First Look: Save The Best For Last
I’m proud to announce the upcoming publication of my newest novel, Save The Best For Last.
THE LAW AND THE LADY . . .
Graphic artist Genevieve L’Esperance has got it all together, even by tough New York standards: A thriving career, a spacious Upper East Side condo, even a sort-of boyfriend named Barry. But the one thing she doesn’t have is something Americans take for granted . . . and if she’s found out it’ll mean the end of life as she knows it. And now the law is closing in on her . . . .
THE LADY AND THE LAWYER . . .
Gen’s friend Barry comes up with a solution and quickly moves her to a rented room uptown while he finalizes arrangements to keep her safe. While Gen is grateful to him, she can’t help feeling that she’s sold out her future. But then Barry’s master plan gets delayed, and when she mets Dexter Gray, the struggling law student who occupies the other room on the floor, things really start to get complicated . . . .
This is a project I published myself under my business name, Bunderful Books. It is a print-on-demand book and is available online only. The book packager I used does not work with any of the book distributors, so you will not be seeing this book in your local store.
You’re probably wondering why an author with 15 published novels and who is still under contract chose to publish her own book. There are several reasons, so let’s run them down:
First, it happens to be a damn good story. Two years ago, when I was informed that Arabesque Romance was changing direction, leaving no place for me, I was invited to write for Kimani Romance. I made a few stabs at it, but the bottom line is that I am not a category romance writer. I have difficulty writing a fantasy romance; it just isn’t my forte. Length is also a problem for me (more about that later). Save The Best For Last represents a story idea that’s been kicking around my head since the beginning of this century. It’s been seen by more editors than I can count, all of them at various lines within Harlequin Enterprises. My agent and I both felt that this story was too good to be put away in a closet to gather dust, simply because it didn't fit into a tightly defined category. Earlier this year I decided to take the bull by the horn, put my money where my mouth is, and publish the damn thing myself.
This proved to be much more difficult than I anticipated. First of all, I quickly learned that if I wanted to keep expenses to a minimum (and who wouldn't, not knowing what the response would be?), those book packagers who offer expensive editing services, charge three times the actual cost of a copyright, etc., were out of the question. That meant being responsible for everything myself: the writing, the editing, the back cover copy, the proofing . . . everything. Despite my best efforts, I’m sure I missed a few things.
This book was put together by three people: Myself, Kimberly Rowe-Van Allen, who has pre-edited most of my books; and author Sean D. Young, who in her other life is a talented graphic artist (by coincidence, the same profession as my heroine). Between the three of us, we created a quality product that I’m proud to have my name on, but as the author, most of the work was done by me. As a result of all the hours put into this project I now find myself writing like crazy to meet my Dafina Books deadline for my 2010 women’s fiction release.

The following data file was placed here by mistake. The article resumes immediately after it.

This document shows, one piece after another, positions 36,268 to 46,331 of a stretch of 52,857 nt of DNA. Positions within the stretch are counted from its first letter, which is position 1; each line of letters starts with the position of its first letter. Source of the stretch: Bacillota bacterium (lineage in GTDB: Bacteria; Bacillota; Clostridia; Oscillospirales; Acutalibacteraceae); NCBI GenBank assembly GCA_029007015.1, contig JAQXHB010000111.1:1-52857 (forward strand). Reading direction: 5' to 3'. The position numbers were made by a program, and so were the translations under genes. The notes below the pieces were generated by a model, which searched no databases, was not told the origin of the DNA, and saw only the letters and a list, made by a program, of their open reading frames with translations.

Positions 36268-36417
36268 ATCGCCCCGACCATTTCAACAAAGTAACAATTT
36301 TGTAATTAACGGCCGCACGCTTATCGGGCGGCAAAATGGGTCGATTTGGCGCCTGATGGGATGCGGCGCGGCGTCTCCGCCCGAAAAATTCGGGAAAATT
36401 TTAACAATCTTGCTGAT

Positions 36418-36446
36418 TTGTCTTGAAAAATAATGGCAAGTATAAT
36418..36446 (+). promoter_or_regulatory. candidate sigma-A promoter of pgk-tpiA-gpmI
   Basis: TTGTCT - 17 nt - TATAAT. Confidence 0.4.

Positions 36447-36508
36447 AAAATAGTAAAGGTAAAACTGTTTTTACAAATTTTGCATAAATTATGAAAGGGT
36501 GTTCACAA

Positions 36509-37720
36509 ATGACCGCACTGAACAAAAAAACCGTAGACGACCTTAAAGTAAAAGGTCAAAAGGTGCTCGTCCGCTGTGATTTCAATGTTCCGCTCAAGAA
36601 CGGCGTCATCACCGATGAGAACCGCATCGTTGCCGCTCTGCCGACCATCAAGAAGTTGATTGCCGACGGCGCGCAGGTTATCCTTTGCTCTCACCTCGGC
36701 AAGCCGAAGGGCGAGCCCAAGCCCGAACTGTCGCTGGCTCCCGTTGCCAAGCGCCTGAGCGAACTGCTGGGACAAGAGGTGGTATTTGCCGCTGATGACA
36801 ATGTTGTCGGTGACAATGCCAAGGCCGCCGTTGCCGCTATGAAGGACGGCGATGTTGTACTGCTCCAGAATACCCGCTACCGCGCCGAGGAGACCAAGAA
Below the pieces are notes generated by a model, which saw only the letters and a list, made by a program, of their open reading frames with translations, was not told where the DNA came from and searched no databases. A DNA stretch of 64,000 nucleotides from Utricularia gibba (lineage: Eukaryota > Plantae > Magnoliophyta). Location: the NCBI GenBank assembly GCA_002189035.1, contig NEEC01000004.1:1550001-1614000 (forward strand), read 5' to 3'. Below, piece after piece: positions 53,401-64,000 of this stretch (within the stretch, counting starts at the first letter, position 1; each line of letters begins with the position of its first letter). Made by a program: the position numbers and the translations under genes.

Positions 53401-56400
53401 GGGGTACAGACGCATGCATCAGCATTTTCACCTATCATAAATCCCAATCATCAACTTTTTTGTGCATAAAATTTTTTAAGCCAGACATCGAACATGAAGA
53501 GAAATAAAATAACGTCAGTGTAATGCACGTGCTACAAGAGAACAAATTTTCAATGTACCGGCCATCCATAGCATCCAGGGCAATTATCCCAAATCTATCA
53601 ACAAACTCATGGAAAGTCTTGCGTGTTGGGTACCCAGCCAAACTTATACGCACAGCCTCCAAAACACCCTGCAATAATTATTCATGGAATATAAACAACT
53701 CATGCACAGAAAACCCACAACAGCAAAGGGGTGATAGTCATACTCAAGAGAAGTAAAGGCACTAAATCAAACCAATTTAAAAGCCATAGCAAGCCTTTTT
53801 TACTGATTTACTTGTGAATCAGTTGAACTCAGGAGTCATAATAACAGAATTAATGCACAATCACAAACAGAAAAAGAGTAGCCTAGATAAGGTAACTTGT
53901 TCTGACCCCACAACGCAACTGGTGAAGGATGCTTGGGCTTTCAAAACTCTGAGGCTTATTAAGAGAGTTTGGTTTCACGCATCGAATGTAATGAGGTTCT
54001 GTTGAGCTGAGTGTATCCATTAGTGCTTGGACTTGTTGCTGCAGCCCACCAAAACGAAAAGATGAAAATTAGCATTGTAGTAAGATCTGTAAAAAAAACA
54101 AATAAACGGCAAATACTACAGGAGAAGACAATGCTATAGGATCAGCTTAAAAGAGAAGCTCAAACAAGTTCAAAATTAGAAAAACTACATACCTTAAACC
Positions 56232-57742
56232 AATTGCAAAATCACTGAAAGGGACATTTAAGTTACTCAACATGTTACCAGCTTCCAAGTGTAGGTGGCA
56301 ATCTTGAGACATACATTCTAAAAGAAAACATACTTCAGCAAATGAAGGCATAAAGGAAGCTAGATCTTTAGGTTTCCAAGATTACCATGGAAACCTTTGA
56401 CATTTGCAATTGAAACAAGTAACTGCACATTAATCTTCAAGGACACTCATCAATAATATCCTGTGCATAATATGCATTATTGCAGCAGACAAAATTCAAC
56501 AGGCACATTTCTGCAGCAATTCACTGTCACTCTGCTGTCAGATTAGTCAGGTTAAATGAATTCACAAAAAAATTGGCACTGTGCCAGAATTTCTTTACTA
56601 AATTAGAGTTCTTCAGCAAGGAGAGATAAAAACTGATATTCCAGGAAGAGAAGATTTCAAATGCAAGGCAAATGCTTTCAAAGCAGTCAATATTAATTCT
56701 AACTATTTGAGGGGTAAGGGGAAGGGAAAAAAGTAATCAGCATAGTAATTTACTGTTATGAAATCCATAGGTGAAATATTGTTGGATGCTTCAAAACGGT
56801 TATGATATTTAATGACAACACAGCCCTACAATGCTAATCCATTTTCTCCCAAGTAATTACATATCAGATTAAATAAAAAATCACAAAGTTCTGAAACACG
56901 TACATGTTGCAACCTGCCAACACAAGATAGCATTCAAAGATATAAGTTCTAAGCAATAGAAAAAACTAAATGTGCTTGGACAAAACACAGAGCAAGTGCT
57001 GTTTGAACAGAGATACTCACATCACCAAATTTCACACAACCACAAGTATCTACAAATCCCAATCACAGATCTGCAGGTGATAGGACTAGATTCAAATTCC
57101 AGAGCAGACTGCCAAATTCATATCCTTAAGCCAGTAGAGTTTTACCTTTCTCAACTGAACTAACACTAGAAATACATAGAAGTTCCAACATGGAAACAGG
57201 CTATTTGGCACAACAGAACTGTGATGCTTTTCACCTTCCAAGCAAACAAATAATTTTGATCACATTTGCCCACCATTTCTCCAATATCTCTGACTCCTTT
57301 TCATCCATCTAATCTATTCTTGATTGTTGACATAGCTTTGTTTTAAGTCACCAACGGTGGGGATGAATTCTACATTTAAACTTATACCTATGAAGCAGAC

Reason #2, There are only so many ideas to go around in romance. I don’t want to give too much away about the plot and deliberately kept the back cover copy vague (although some of you might have guessed what it is Gen needs so desperately), other than to say that I’ve never seen it used before in a contemporary romance, at least not African-American. A possible reason for this is the hero’s circumstances, which are much more modest than most. Eventually, someone is going to write a similar story, and probably be praised to the heavens for it. I try not to let ego get in my way, but I'm vain enough to want my copyrighted story out there first.
Reason #3, Because I could. This story, conceptualized as a 65,000-word short novel, ended up at 90,000 words (did I mention I’ve determined I’m not a category romance writer?). This meant it was long enough to submit to publishers who put out lengthier romances, but by then I'd already decided to publish it on my own. Because I’m the publisher, I’m not bound by any restrictions, length or otherwise, only by my own imagination. So why not?
Okay, now that my reasons for this craziness have been addressed, here's an excerpt:
Genevieve was toasting a bagel on a Saturday morning when she heard the sound of running water. She immediately thought of the stacked washer and dryer in the alcove. If a hose had burst, the entire floor would be flooded.
She rushed out to the hall, but found it dry. The problem had to be coming from the bathroom. She took a few tentative steps toward it, but stopped abruptly, covered her mouth in shock, and quickly turned around.
A man, his back to her, stood relieving himself in front of the toilet. She returned to the safety of the kitchen, tented palms covering her mouth. How incredibly gauche. How dare he use the bathroom and not close the door! Surely he’d been told someone had moved into the vacant room and he no longer had the entire floor to himself.
Her bagel popped out of the toaster. At the same time she heard the unmistakable sound of a toilet flushing, then more running water and a swishing sound. In spite of her annoyance she found herself smiling. At least the lout believes in washing his hands afterward.
She managed to put the unpleasant picture out of her mind as hunger took over. No way would she allow a stranger’s boorish behavior spoil her appetite. She spread a generous amount of her favorite cream cheese with chives onto her sesame seed bagel.
Uh-oh. Her head rose automatically at the sound of a male voice she knew was directed at her, but she didn’t turn around right away. It would be embarrassing to face her floor-mate in light of what she just witnessed, and she dreaded it. If she hadn’t had a bagel in the toaster she would have merely gone back to the privacy of her room and closed the door.
With a soft sigh, she slowly turned around.
Genevieve’s eyes widened at the sight of the man who stood before her. He was handsome, yes, to the point where she could momentarily forget she’d be sharing a bathtub with him — not at the same time, of course. But when she looked a little closer he was hardly the typical college student, which raised concerning questions of identity. While his lanky build suggested a freshman or sophomore majoring in Getting Laid, his face reflected the maturity of an adult male . . . one who, based on his tall frame, curly if unruly black hair – personification of the term ‘mop top’ – and perfect nose, could still get lucky virtually anytime he wanted. She put his age in his early thirties, too old to be the college student Brenda had described. But if he wasn’t her neighbor, who was he and what was he doing in her bathroom?